“Haredim” and “Datiim” are Hebrew terms used to describe two distinct groups within Jewish society in Israel and around the world. What are their views on the State of Israel?


The term “Haredi” comes from the Hebrew word for “trembling” or “fearing”, and is often used to refer to “ultra-Orthodox” Jews. Haredim are characterised by their strict adherence to Jewish law (Halacha) and the segregation of their communities from mainstream society. They often have a particular focus on religious study, and traditional roles and dress are very important. Men often wear black hats, long black coats, and sidelocks, while women dress modestly and cover their hair if they are married.


The term “Dati” translates as “religious” and it is used to refer to “modern Orthodox” Jews or “religious Zionists”. This group also adheres to Jewish law, but they are generally more integrated into mainstream society than Haredim, and they have a positive outlook on the State of Israel, often viewing its establishment and continued existence as part of a divine plan.


  • ‘Haredim’ and ‘Datiim’: Divergent Approaches to the State of Israel
  • Cohabitation of ‘Haredim’ and ‘Datiim’ in Urban Areas
  • What Drives the More Pragmatic Approach of ‘Haredim’ Towards the State of Israel?
  • The Possibility of ‘Haredim’ Women Pursuing Political Careers
  • Understanding Gender Roles and Labour Participation Among ‘Haredim’ Women
  • What Influences the ‘Datiim’ Approach to the State of Israel and the Gaza Strip?
  • To What Extent Can Israel be Defined as a Religious State?
  • The Prospects for ‘Haredim’ and ‘Datiim’ Serving in the Israeli Army
  • Avoiding Mandatory Service in the Israeli Army?
  • The Potential for Non-Jewish People to Serve in the Israeli Army
  • The Religious Identity of the Israeli Government in 2023
  • The Dynamics of Benjamin Netanyahu’s Political Support Among Religious Groups
  • The Demand for a New Political Party in Israel
  • International and Foreign Policy Perspectives on Tensions Between ‘Haredim’ and ‘Datiim’
  • The Feasibility of ‘Haredim’ and ‘Datiim’ Serving as Israeli Ambassadors Abroad
  • Envisioning an Ideal Political Model for the State of Israel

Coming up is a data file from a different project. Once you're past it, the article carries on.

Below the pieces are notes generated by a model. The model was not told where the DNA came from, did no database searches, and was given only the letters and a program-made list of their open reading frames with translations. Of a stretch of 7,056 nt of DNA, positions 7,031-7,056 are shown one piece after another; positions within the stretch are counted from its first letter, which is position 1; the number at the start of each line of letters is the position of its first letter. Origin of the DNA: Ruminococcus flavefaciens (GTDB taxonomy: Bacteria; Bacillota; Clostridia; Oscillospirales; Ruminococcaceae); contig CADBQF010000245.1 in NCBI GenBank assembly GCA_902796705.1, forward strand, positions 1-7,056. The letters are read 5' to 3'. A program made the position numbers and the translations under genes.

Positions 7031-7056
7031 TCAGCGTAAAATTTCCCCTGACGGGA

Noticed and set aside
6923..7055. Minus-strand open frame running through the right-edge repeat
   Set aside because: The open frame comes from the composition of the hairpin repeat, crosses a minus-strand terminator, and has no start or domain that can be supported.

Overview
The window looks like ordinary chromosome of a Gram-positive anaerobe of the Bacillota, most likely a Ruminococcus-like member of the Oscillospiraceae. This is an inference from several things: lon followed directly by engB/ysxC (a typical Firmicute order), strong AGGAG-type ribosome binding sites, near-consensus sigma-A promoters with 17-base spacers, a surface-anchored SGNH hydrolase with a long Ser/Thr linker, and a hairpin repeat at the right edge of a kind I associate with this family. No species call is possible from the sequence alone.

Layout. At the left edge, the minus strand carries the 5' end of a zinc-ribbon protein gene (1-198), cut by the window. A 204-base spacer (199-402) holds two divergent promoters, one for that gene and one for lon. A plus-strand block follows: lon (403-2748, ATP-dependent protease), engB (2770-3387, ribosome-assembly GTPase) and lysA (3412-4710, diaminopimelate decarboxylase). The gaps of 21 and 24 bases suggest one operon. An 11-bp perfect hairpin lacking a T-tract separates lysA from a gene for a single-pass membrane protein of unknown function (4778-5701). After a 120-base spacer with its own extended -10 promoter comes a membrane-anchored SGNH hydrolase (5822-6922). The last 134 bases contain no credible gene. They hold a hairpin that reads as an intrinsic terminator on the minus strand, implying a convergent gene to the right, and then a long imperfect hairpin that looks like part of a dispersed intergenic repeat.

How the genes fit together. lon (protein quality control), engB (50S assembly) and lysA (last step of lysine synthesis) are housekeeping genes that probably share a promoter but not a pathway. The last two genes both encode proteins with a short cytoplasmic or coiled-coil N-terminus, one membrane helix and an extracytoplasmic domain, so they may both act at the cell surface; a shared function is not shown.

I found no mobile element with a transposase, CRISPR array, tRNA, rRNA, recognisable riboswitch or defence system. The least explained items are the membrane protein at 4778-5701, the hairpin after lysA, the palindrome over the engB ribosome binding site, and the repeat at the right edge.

• Evaluating the Degree of Democracy in Israel: The Impact of Judicial Reform
  • The Motivation Behind Governmental Efforts to Strip Courts of Certain Competencies, and the Associated Protests
  • Does the Judicial Reform Unite or Divide the ‘Haredim’ and ‘Datiim’?
  • Identifying Political Common Ground Between ‘Haredim’ and ‘Datiim’
  • The Response of ‘Haredim’ and ‘Datiim’ to the Covid-19 Pandemic
  • The Presence of ‘Haredim’ and ‘Datiim’ at Universities
  • Where to Find ‘Haredim’ and ‘Datiim’ Scholars?
  • Accessing ‘Haredim’ and ‘Datiim’ Communities for Research Purposes

Michael Freedman

Michael Freedman is an assistant professor (lecturer) in political science at the University of Haifa. He is also part of the Political Behaviour Lab (with Israel Waismel Manor and Liran Harsgor) and a member of the Haifa Data Science Research Center (DSRC). Before Haifa, he was a postdoctoral fellow at the Hebrew University. Michael obtained his PhD in political science, from the Massachusetts Institute of Technology (2019).

His research interests are: religion, conflict, and citizen-state interactions in Israel and the Muslim world. His work combines big data approaches with experiments and in-depth interviews.

Michael publishes in multiple high-profiled journals, including the American Sociological Review, Political Behavior, Political Science Research Methods, and the Journal of Conflict Resolution.

Selected Publications

No Longer Sacred: Religious Post-Zionist Beliefs about the State of Israel

Vote with your rabbi: The electoral effects of religious institutions in Israel

Fighting from the Pulpit: Religious Leaders and Violent Conflict in Israel

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